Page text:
When teachers ask you to write an essay, they don’t want to ban your creativity.
And your task is grabbing and keeping their attention throughout your writing.
Sometimes with cause and effect essays you are required to give an assessment of the overall effects e.g. Space must be allocated for this assessment in your structure.
An essay shouldn’t be boring or too formal but make readers want to check its every word.
An effective way to argue a point can be to present the opposing view first then counter this view with stronger evidence.
Examples of this type of essay include assignments where you are given data such as a case study or scenario, a diagram, graphical information, or a picture and expected to interpret this information to demonstrate your application of knowledge when answering the task.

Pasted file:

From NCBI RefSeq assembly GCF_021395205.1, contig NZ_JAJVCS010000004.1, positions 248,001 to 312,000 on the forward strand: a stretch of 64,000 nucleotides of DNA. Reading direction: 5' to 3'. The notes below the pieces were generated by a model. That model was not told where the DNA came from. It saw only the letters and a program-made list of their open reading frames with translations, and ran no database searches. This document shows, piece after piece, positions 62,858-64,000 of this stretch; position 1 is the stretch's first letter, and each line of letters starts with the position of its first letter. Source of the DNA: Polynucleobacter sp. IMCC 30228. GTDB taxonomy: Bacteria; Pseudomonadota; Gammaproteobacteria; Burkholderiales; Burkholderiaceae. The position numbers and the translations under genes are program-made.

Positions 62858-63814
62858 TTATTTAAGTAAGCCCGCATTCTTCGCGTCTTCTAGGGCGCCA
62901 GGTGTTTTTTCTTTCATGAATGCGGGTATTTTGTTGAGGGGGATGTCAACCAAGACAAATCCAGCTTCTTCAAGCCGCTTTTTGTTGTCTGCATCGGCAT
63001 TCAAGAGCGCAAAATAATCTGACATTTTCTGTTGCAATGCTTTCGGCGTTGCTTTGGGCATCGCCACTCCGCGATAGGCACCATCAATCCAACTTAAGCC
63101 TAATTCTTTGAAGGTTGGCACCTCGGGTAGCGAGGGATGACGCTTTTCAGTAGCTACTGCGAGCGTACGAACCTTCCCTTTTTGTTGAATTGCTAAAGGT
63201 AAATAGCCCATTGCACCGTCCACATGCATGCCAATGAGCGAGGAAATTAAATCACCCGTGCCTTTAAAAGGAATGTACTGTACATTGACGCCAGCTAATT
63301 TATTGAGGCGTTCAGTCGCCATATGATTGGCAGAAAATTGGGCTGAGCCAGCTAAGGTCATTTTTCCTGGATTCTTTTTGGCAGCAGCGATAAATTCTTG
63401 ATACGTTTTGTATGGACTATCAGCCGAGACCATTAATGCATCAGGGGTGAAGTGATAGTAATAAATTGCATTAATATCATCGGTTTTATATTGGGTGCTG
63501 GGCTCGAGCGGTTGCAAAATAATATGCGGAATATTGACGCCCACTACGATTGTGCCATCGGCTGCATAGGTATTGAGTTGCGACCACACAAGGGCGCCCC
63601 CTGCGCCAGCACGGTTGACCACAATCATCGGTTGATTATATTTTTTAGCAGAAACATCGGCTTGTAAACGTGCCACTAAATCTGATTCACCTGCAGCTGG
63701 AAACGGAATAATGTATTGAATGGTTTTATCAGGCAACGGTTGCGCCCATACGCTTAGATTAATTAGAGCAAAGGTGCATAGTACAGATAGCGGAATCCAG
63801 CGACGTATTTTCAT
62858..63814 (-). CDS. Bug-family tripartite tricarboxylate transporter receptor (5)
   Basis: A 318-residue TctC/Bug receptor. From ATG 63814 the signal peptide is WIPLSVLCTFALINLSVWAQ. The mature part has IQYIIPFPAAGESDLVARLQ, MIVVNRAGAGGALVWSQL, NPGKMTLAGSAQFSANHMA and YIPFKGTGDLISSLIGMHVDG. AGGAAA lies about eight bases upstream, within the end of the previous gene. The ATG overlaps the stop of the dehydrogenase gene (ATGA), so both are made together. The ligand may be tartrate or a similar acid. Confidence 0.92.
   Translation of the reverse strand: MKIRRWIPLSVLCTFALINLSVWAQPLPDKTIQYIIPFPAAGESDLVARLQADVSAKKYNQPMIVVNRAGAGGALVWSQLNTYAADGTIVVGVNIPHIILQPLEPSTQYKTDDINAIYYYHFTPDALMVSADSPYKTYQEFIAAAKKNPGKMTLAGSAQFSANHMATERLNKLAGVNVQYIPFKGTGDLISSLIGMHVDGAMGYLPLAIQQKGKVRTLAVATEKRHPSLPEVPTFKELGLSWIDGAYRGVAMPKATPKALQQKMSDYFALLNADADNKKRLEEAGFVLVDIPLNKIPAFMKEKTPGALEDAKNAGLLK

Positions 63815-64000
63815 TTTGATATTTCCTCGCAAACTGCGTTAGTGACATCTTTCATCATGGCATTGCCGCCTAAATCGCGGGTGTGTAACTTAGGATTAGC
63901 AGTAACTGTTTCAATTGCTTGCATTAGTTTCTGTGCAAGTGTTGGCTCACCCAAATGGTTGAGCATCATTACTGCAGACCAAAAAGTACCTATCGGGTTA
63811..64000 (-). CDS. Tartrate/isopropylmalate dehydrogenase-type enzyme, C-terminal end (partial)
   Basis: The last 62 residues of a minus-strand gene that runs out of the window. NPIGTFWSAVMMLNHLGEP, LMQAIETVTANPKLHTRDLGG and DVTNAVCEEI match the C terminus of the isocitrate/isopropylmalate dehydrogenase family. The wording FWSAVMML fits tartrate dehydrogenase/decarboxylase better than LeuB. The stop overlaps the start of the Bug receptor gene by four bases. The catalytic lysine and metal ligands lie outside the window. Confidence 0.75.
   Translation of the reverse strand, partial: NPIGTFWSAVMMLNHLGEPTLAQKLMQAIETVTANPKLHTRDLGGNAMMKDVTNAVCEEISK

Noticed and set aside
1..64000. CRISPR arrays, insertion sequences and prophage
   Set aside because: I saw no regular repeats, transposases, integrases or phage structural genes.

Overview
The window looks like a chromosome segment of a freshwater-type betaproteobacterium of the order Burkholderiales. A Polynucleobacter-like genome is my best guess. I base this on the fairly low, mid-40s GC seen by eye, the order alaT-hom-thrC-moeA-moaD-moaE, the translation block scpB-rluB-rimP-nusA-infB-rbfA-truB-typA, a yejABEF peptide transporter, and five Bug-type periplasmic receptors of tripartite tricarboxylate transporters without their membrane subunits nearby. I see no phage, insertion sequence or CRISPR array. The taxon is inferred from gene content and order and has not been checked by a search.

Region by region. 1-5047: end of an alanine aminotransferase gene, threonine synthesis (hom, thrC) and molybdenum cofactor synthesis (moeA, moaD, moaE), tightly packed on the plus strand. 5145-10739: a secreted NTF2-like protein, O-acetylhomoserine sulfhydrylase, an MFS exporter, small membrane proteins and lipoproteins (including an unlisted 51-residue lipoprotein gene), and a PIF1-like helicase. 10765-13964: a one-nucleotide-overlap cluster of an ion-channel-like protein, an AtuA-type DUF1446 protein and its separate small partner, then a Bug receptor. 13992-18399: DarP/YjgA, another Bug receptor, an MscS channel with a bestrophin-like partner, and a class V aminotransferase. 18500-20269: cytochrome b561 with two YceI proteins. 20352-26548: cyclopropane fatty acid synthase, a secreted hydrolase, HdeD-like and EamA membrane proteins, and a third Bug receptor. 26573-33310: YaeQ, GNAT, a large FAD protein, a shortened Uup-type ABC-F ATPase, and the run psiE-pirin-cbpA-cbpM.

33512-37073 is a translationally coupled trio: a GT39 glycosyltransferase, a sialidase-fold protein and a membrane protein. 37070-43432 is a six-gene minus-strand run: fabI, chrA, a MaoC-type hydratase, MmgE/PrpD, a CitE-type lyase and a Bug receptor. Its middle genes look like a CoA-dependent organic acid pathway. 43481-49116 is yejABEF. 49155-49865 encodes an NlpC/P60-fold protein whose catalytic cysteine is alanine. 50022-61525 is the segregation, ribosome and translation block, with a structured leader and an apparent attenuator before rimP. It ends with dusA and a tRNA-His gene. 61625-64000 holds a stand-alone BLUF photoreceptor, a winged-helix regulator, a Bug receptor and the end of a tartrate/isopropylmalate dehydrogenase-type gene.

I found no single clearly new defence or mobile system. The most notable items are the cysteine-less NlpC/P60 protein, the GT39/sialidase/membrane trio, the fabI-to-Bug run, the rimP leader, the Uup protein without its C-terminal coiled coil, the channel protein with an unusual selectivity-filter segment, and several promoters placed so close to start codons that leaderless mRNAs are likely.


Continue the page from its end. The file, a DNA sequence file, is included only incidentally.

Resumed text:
And, depending on the fish they want to catch, they will use different hooks. An essay hook opens your introduction rather than substitutes it.
Once you’ve hooked readers, be sure to introduce your essay topic and thesis. Fiction writers, copywriters, bloggers, screenwriters, and other men of letters use this instrument to gain our interest and influence our decisions.
Did you hear about David Ogilvy and his timeless lessons to writing and standing out? Essay hooks can be difficult to generate, especially if you are still in the process of thesis clarification.
The first step toward writing an eye-catching opening for your essay would be answers to these questions: A PRO TIP: Write a hook and introduction after you’ve finished the whole essay.